Until they looked up and saw the white Bronco on TV! That was an awkward mistake to make on Robert Kardashian’s part. Just in general, try not to report suicides when you’re not 100 percent sure.
We also got a lot of glimpses of how the nation reacted to this slow-speed chase up the freeway. Almost every TV broadcast was interrupted (including an NBA finals game!); sports bars shushed so they could hear the anchors’ commentary; Bob Costas did whatever it is Bob Costas does. But I’m mostly glad Ryan Murphy included this quick shot of Pizza Hut running out of pizza. The people of Los Angeles had priorities, and nothing goes better with a celebrity-on-the-lam ordeal than a nice, deep-fried “pizza.” More like a slow-speed chase to the bathroom. (Sorry.)
Eventually O.J. decided he just wanted to go back to Brentwood and say hi to his momma one last time. Surprisingly, the cops were real relaxed and mellow about the whole thing, and promised to clear the road so that he could get there safely.
But that didn’t mean TV stations weren’t planning for a worse outcome…
This guy was already creating an In Memoriam package for O.J., something that Johnnie Cochran found appalling.
Even though he was not yet representing O.J., Cochran was starting to lecture his staff and colleagues about how important it was to keep fair and balanced, and he even went on TV to lambaste the LAPD’s history of random violence against black citizens. Which, Johnnie Cochran was not wrong about this. But one of the most painful aspects of this whole case was the idea that the awareness of this issue was linked to a man who was (a) a wealthy celebrity who (b) had the sketchiest alibi and most obvious motive possible. So it’s like, maybe O.J. was not the best example of systemic injustice?
Even Christopher Darden couldn’t attend a backyard BBQ without his neighbors shouting at him about how O.J. was innocent. Clearly the population was already drawing dividing lines, but fascinatingly, they weren’t necessarily along racial ones. Well, at least at first.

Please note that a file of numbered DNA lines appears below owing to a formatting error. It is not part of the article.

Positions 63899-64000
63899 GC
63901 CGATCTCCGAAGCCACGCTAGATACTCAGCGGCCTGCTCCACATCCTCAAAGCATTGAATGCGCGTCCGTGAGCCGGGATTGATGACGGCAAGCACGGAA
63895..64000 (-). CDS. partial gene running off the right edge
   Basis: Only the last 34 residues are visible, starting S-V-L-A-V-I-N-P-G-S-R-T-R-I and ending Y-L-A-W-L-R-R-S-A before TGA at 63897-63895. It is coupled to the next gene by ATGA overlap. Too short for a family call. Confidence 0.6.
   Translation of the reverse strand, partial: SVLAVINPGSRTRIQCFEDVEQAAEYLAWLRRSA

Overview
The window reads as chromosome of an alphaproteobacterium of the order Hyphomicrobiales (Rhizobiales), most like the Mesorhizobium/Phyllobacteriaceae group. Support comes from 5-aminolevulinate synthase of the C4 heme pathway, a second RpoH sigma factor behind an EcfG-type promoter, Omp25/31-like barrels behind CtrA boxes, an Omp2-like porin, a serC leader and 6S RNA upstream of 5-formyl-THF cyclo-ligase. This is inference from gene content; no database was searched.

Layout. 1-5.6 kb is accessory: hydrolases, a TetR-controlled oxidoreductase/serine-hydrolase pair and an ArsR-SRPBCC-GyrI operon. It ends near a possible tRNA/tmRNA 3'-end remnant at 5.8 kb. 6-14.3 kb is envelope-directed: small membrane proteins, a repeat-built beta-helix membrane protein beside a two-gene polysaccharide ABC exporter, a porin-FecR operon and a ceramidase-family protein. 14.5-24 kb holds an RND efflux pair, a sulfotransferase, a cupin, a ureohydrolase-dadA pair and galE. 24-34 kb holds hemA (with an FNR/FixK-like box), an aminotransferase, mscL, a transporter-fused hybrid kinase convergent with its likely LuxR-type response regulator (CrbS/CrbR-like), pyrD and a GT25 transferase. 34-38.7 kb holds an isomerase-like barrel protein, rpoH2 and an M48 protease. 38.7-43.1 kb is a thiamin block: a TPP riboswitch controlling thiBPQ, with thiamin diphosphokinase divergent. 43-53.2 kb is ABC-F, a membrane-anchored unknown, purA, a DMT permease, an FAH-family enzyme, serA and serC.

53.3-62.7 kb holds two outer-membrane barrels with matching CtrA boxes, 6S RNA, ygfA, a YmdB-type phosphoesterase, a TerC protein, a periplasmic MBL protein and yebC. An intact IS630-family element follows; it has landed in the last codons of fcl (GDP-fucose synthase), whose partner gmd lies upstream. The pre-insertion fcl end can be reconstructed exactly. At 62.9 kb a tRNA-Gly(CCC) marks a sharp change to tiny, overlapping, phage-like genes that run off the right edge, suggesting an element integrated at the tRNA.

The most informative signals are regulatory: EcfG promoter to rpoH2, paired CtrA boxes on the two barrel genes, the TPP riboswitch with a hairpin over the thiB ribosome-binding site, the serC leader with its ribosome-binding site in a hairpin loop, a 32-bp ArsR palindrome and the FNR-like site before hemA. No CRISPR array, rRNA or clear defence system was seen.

See, even as O.J. pulled into his neighborhood, he was greeted by a pretty diverse crowd of supporters… Who were presumably just dazzled by his celebrity. This had an effect on O.J., and at one point he even sat back and imagined the Rose Bowl crowd roaring their admiration for him after yet another touchdown. Obviously those days were over now.
When the sun finally set, the Bronco was parked in O.J.’s driveway under swirling helicopters. Robert Kardashian pleaded with O.J. to exit the vehicle without his gun so that he could be politely handcuffed inside the house where cameras wouldn’t see. (How sweet! Rich people have all the luck.) After a quick beat wherein a cop thought O.J.’s framed photos of his kids were a gun and ALMOST fired shots, O.J. was quickly escorted inside and allowed to call his mama on the phone. (I loved that he asked the cops for orange juice. Undeniably adorable.)
It’s sometimes hard to remember this in 2016, but back in the ‘90s there wasn’t Skype, so a slow-speed chase at gunpoint was the next-best way to contact your mom. But from his tears it was obvious that O.J. regretted everything he’d put the city through, so at least there’s that. And now he was in custody for real finally.
But guess who did NOT have shred of sympathy for him? Old Battleaxe Clark, who puffed at her cigarette and vowed retribution like a be-permed Cersei Lannister. (Sarah Paulson continues to be amazing, duh.)
Much like last week, we knew the broad strokes of the real life events, but Ryan Murphy and his writers brought nuance and you-are-there tension to even the most banal events. This cast continues to be gangbusters, and the writing surprisingly shaded. But if we’re being real, the Bronco chase was a mere appetizer to what happens with the case itself, so it’s hard not to be excited about next week and beyond. This show is already special, but if it tackles the meat of this case with the same aplomb, it’ll be legitimately great.
What did YOU think of “The Run of His Life”?
The People v. O.J. Simpson: American Crime Story airs Tuesdays at 10 p.m. on FX